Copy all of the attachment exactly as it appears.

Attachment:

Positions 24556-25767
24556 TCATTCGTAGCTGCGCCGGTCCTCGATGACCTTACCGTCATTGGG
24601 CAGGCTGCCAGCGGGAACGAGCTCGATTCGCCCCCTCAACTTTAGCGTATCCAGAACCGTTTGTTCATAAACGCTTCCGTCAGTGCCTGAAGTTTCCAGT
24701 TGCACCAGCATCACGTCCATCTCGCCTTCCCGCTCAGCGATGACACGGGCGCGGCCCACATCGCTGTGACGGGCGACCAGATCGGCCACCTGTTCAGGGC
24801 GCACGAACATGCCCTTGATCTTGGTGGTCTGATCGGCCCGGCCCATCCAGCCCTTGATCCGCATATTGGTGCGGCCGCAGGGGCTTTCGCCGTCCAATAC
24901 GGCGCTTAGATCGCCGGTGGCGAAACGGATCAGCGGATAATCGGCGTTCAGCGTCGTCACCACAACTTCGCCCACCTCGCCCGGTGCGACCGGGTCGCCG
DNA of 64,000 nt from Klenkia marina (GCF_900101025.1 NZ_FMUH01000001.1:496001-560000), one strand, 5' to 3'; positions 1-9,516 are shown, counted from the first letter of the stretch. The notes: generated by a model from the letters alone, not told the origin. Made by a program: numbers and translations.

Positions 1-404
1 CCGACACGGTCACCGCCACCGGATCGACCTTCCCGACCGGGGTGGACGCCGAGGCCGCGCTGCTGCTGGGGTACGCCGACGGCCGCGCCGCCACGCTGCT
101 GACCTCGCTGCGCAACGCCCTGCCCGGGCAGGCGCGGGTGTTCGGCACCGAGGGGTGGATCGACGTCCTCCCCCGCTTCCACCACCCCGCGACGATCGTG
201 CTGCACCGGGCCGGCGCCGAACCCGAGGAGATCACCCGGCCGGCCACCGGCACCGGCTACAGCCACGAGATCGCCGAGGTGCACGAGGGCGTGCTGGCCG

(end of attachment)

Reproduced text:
Positions 24556-25767
24556 TCATTCGTAGCTGCGCCGGTCCTCGATGACCTTACCGTCATTGGG
24601 CAGGCTGCCAGCGGGAACGAGCTCGATTCGCCCCCTCAACTTTAGCGTATCCAGAACCGTTTGTTCATAAACGCTTCCGTCAGTGCCTGAAGTTTCCAGT
24701 TGCACCAGCATCACGTCCATCTCGCCTTCCCGCTCAGCGATGACACGGGCGCGGCCCACATCGCTGTGACGGGCGACCAGATCGGCCACCTGTTCAGGGC
24801 GCACGAACATGCCCTTGATCTTGGTGGTCTGATCGGCCCGGCCCATCCAGCCCTTGATCCGCATATTGGTGCGGCCGCAGGGGCTTTCGCCGTCCAATAC
24901 GGCGCTTAGATCGCCGGTGGCGAAACGGATCAGCGGATAATCGGCGTTCAGCGTCGTCACCACAACTTCGCCCACCTCGCCCGGTGCGACCGGGTCGCCG
DNA of 64,000 nt from Klenkia marina (GCF_900101025.1 NZ_FMUH01000001.1:496001-560000), one strand, 5' to 3'; positions 1-9,516 are shown, counted from the first letter of the stretch. The notes: generated by a model from the letters alone, not told the origin. Made by a program: numbers and translations.

Positions 1-404
1 CCGACACGGTCACCGCCACCGGATCGACCTTCCCGACCGGGGTGGACGCCGAGGCCGCGCTGCTGCTGGGGTACGCCGACGGCCGCGCCGCCACGCTGCT
101 GACCTCGCTGCGCAACGCCCTGCCCGGGCAGGCGCGGGTGTTCGGCACCGAGGGGTGGATCGACGTCCTCCCCCGCTTCCACCACCCCGCGACGATCGTG
201 CTGCACCGGGCCGGCGCCGAACCCGAGGAGATCACCCGGCCGGCCACCGGCACCGGCTACAGCCACGAGATCGCCGAGGTGCACGAGGGCGTGCTGGCCG